Cursor control permits the operator to position the cursor on the screen to identify a location where some function is to be executed. For example, to draw a straight line on the screen, the endpoints of the line can be identified by locating the cursor in sequence at the two points and giving the command to construct the line. There are various cursor control devices used in CAD, inducting pucks, mouse’s, joysticks, trackballs, thumbwheels, light pens, and electronic tablets. An input device for entering coordinates from an existing drawing into the CAD system is a digit/t.er, which consists of a large flat board and an electronic tracking element such as a puck that can be moved across the surface of the board to record x and y-coordinate positions.
Digital Computer. CAD applications require a digital computer with a high-speed central processing unit (CPU), math coprocessor to perform computation intensive operations, and large internal memory. Today's commercial systems have 32bit processors, which permit high-speed execution of CAD graphics and engineering analysis applications.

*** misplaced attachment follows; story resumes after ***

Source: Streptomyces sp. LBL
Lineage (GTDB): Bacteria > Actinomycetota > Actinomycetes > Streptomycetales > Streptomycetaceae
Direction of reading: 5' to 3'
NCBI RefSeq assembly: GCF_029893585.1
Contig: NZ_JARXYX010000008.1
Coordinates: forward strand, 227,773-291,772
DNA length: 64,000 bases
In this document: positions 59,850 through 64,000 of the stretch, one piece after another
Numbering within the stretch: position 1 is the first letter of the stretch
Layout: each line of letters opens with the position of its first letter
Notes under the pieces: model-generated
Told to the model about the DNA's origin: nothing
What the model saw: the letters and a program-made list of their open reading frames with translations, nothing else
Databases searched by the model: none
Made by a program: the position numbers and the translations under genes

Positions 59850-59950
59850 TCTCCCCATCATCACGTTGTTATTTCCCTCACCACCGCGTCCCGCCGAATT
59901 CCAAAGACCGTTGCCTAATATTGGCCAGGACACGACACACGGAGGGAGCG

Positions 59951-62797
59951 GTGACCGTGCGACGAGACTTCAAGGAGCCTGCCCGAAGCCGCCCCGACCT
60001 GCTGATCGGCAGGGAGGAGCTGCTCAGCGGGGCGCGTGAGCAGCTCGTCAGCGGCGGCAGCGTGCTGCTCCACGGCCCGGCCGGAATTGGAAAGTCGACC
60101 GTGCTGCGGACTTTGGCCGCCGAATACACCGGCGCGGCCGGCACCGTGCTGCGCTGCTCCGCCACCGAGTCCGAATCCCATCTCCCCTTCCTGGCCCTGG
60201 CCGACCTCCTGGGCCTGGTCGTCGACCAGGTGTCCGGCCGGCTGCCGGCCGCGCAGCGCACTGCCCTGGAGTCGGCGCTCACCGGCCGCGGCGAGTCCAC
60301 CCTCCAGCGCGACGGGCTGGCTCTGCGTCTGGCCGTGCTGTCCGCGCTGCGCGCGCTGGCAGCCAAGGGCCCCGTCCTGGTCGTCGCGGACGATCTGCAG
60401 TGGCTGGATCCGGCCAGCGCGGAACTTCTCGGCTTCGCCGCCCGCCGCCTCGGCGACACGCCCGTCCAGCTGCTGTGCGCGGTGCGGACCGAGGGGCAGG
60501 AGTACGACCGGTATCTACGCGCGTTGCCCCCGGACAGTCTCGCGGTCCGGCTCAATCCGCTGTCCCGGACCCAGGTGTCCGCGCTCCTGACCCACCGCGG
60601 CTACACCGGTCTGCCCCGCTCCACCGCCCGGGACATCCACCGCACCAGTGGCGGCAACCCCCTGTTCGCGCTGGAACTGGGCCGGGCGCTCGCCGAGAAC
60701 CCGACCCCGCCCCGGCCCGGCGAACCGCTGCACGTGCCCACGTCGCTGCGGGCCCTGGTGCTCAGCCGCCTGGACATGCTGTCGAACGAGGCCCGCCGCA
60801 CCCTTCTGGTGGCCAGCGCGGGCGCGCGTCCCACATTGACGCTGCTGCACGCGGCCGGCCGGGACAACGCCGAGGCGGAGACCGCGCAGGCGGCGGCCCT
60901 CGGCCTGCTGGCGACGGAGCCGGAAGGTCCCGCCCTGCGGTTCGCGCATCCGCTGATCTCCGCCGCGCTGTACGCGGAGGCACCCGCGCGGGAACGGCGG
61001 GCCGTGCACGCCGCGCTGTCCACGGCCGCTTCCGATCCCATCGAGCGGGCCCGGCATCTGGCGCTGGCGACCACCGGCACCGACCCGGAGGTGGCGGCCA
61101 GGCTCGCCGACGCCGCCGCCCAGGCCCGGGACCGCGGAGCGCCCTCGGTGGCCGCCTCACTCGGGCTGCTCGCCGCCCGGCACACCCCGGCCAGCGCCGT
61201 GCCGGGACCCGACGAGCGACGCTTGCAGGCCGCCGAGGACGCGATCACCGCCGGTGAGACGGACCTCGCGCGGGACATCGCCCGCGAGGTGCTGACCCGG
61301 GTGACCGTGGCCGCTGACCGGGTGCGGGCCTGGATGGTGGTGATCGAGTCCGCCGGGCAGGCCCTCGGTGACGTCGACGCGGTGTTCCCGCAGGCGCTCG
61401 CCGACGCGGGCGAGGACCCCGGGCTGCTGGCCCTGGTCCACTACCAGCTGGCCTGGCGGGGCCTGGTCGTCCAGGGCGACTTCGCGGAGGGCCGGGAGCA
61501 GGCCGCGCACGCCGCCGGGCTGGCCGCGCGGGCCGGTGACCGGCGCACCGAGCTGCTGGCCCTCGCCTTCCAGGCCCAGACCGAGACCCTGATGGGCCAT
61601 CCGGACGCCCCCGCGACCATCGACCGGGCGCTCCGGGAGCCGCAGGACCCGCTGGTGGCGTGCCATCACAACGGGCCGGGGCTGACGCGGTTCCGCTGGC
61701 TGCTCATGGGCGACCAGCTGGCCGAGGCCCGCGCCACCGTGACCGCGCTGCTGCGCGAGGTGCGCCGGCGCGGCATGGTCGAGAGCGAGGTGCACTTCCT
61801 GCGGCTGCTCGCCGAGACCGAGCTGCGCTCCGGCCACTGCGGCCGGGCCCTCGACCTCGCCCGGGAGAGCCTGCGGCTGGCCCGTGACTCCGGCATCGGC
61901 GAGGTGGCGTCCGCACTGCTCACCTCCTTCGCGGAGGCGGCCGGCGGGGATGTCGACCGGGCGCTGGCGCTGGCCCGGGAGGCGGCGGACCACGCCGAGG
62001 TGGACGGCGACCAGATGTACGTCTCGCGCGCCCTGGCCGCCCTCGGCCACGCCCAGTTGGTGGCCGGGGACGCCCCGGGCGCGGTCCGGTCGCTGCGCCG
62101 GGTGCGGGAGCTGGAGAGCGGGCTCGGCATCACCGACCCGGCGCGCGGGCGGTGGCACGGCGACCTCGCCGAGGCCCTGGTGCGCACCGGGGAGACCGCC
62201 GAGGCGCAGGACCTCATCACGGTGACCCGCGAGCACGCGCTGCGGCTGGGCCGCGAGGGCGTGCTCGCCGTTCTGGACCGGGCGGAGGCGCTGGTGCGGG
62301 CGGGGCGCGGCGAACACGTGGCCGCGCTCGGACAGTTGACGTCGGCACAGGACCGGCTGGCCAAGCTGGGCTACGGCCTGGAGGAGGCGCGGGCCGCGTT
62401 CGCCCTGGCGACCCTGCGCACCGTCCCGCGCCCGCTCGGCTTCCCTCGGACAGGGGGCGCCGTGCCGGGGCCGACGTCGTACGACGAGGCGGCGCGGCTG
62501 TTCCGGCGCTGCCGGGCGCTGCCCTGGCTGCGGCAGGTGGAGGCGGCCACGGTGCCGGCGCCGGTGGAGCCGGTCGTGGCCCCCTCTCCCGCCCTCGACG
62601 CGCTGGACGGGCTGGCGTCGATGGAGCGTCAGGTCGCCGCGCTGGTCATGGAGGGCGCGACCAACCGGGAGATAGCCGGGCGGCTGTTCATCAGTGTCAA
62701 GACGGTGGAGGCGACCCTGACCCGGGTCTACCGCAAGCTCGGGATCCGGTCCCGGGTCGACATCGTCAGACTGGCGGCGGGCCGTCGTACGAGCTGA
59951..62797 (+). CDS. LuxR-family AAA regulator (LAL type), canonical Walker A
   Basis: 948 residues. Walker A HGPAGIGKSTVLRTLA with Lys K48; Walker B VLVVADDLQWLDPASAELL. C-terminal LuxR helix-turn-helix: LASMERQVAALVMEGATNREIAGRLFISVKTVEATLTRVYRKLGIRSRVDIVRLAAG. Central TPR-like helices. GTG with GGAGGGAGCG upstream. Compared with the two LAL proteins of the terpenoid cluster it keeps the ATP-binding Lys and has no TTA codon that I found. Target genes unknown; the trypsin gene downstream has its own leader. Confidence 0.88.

Several CAD system configurations are available within the general arrangement shown in Figure 24.5. Let us identify three principal configurations, illustrated in Figure 24.6: (a) host and terminal, (b) engineering workstation, and (c) CAD system based on a personal computer (PC).
The host and terminal was the original CAD configuration in the Ig70s and early 1980s when the technology was first developing. For many years, it was the only configuration available. In this arrangement, a large mainframe computer or a minicomputer serves as the host for one or more graphics terminals. These systems were expensive, each installation typically representing an investment of a million dollars or more. The powerful microprocessors and high-density memory devices that are so common today were not available at that time. The only way to meet the computational requirements for graphics processing and related CAD applications was to use a mainframe connected 10 multiple terminals operating on a timesharing basis. Host and terminal CAD systems are still used today in the automotive industry and other industries in which it is deemed necessary to operate a large central database.
An engineering workstation is a standalone computer system that is dedicated to one user and capable of executing graphics software and other programs requiring high-speed computational power. The graphics display is a high-resolution monitor with a large screen. As shown in our figure, engineering workstations are often networked to permit exchange of data files and programs between users and to share plotters and data storage devices.